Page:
Private Cloud: Benefits but Not a Free Lunch

As a result of ongoing discussions with IT managers and providers, Saugatuck has identified the increasing popularity of Private Clouds particularly among large enterprise IT organizations. In a recently published Strategic Perspective, Saugatuck offers guidance to any Enterprise IT organization considering a Private Cloud. Assessments are provided for areas of comparison between Private Clouds and infrastructure virtualization.

Saugatuck characterizes two basic factors to that make Private Cloud attractive to typical enterprise IT organizations: Continue reading

Cloud Security is People!

What is Happening?          

The recent leak of 7 million Dropbox passwords has raised the inevitable blog posts and questions regarding Cloud security. It’s another round of questions including “Can the Cloud be secured?” and “Will advances in security technology protect our data?”

Saugatuck’s take, with apologies to the classic science fiction film “Soylent Green,” is this: ”Cloud security is people!”

While technologically, Cloud-based resources remain more secure than most enterprise data centers, the widespread, boundary-free utilization of Cloud-provided IT and business resources increases the likelihood of human error because it removes traditional boundaries in IT and business. Initiatives such as Cisco’s Intercloud, and similar Cloud aggregation / integration efforts by HP, IBM, Microsoft and others, extend the range and scope of not only Clouds and everything linked to them, but of the number and type of people using, managing, and connecting through them.

When more resources are used by more entities, some of which may be unknown, more of which are removed from any centralized or fixed environment, and many of which are used sometimes in new and innovative ways, the potential risk for security failures increases dramatically because human involvement increases. Technology won’t save us when the people using and managing the technology fail to use and manage it correctly. Continue reading

Large-Enterprise Financials – A Less Scary Path to the Future

Most people are risk-averse. Growing up, my parents certainly were. And it has long been clear that most large-enterprise CFOs are. So it has not been that surprising that the Office of the CFO has been cautious in adopting Cloud-based solutions, regardless as to whether any of their fears are substantially justified or not.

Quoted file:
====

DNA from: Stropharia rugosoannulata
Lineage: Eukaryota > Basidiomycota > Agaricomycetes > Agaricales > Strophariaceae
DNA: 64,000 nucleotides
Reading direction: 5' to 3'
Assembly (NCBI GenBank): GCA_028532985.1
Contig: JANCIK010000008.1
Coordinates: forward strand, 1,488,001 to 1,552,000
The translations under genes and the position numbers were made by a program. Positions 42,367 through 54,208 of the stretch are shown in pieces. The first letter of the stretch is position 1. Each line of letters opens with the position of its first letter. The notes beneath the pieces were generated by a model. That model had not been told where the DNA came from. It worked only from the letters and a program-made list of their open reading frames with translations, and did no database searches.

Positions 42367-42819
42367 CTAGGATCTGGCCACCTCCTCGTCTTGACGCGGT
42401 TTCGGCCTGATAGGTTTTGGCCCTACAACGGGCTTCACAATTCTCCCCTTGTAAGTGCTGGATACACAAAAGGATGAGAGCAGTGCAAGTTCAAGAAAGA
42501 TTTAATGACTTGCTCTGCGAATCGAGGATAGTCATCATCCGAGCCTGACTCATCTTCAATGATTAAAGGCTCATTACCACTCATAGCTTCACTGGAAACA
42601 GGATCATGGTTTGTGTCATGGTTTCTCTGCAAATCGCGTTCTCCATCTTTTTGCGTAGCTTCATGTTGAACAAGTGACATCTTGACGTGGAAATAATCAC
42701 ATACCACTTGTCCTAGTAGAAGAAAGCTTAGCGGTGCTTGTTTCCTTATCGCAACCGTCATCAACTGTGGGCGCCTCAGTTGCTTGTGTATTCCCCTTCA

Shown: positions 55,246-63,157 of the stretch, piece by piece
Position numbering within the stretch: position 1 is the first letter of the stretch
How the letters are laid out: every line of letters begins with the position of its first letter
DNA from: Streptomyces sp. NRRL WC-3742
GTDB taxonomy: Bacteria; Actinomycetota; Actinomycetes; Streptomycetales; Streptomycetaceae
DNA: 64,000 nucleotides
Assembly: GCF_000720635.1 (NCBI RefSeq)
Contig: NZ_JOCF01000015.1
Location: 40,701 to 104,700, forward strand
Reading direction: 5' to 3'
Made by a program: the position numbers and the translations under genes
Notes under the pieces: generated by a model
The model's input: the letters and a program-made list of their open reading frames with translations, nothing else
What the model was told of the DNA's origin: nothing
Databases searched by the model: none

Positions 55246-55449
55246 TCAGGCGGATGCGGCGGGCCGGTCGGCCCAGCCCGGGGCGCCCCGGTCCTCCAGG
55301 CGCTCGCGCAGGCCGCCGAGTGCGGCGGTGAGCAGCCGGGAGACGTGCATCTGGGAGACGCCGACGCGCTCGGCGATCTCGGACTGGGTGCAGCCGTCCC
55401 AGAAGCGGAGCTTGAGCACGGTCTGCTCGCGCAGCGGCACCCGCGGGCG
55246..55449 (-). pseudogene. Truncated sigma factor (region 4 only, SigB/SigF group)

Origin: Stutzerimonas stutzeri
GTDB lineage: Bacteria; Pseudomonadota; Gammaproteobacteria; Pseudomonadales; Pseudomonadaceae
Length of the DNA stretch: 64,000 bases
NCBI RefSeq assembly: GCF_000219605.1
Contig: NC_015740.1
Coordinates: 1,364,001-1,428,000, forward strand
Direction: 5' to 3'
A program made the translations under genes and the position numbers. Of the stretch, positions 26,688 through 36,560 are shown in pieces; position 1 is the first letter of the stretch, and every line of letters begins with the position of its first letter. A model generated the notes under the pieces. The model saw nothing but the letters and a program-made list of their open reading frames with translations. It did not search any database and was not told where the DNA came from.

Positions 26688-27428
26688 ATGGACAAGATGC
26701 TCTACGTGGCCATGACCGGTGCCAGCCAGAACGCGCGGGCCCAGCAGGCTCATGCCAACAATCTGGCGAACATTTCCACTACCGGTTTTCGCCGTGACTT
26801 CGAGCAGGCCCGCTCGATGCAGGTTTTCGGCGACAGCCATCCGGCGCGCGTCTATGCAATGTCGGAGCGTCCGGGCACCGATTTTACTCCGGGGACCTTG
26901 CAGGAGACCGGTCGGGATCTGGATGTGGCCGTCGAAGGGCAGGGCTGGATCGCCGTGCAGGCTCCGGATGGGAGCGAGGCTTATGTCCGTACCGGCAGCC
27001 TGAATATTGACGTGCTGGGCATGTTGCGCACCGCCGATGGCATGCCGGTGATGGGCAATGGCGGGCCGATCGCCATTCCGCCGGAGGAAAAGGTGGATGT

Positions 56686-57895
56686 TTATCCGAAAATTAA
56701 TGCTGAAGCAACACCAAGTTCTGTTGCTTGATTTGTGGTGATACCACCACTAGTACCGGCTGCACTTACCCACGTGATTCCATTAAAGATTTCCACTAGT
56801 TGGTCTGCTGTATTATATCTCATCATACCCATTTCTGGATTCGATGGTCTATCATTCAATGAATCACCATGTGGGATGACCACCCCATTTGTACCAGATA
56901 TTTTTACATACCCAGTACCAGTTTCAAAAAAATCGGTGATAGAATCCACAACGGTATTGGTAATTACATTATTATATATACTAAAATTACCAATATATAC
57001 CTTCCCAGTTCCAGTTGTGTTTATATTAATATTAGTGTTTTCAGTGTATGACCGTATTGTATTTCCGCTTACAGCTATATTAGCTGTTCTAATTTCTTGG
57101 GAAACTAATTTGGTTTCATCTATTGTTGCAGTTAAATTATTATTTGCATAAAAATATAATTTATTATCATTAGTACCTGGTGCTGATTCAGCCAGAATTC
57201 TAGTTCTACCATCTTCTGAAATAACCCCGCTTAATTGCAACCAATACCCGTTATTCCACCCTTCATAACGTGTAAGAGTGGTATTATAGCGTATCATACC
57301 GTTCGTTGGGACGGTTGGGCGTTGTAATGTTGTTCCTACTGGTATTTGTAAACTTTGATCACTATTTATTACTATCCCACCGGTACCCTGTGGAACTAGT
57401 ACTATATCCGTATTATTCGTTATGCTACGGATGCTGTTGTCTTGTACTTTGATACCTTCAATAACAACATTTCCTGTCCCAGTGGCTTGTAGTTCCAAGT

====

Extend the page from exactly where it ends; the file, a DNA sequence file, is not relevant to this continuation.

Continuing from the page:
No doubt, pockets of next-gen solution adoption have been occurring for some time throughout Finance, although mostly around the periphery. Cloud players such as Adaptive Insights, Host Analytics and Tidemark are having strong success in the business planning and budgeting space. Niche players such as Avalara and Kyriba are likewise enjoying strong demand in the Sales / Use Tax and Corporate Treasury segments respectfully. And providers of Cloud-based core Accounting / Financials targeting SMBs and mid-market firms have likewise seen some solid success, including firms such as Intacct, Kenandy, FinancialForce and especially NetSuite – as well as newer next-gen versions from Sage, Epicor and Infor, all of whom have been heavily investing in / reinventing their solution sets.

For the largest of enterprises, though, we still haven’t yet seen the explosive growth in core financials anticipated only a couple of years ago. To some degree we have viewed this as a “chicken or the egg” issue – as until the last year or two, large enterprises lacked robust / fully fleshed out / credible financials / accounting offerings to evaluate and choose from.

However, that has been changing – as four options are now available to serve the unique needs of this high-end market segment. NetSuite has been having some success going upmarket with its two-tier financial consolidation play for a couple of years now. Oracle has come to market with its Fusion Financials Cloud Service, and both Workday (see recent Lens360 blog post) and SAP now have much richer and more powerful solutions that can support the needs of the largest of enterprises.

As part of our focused 2014-2015 research program on Cloud Financials, last Continue reading

Renovate or Modernize: A Digital Imperative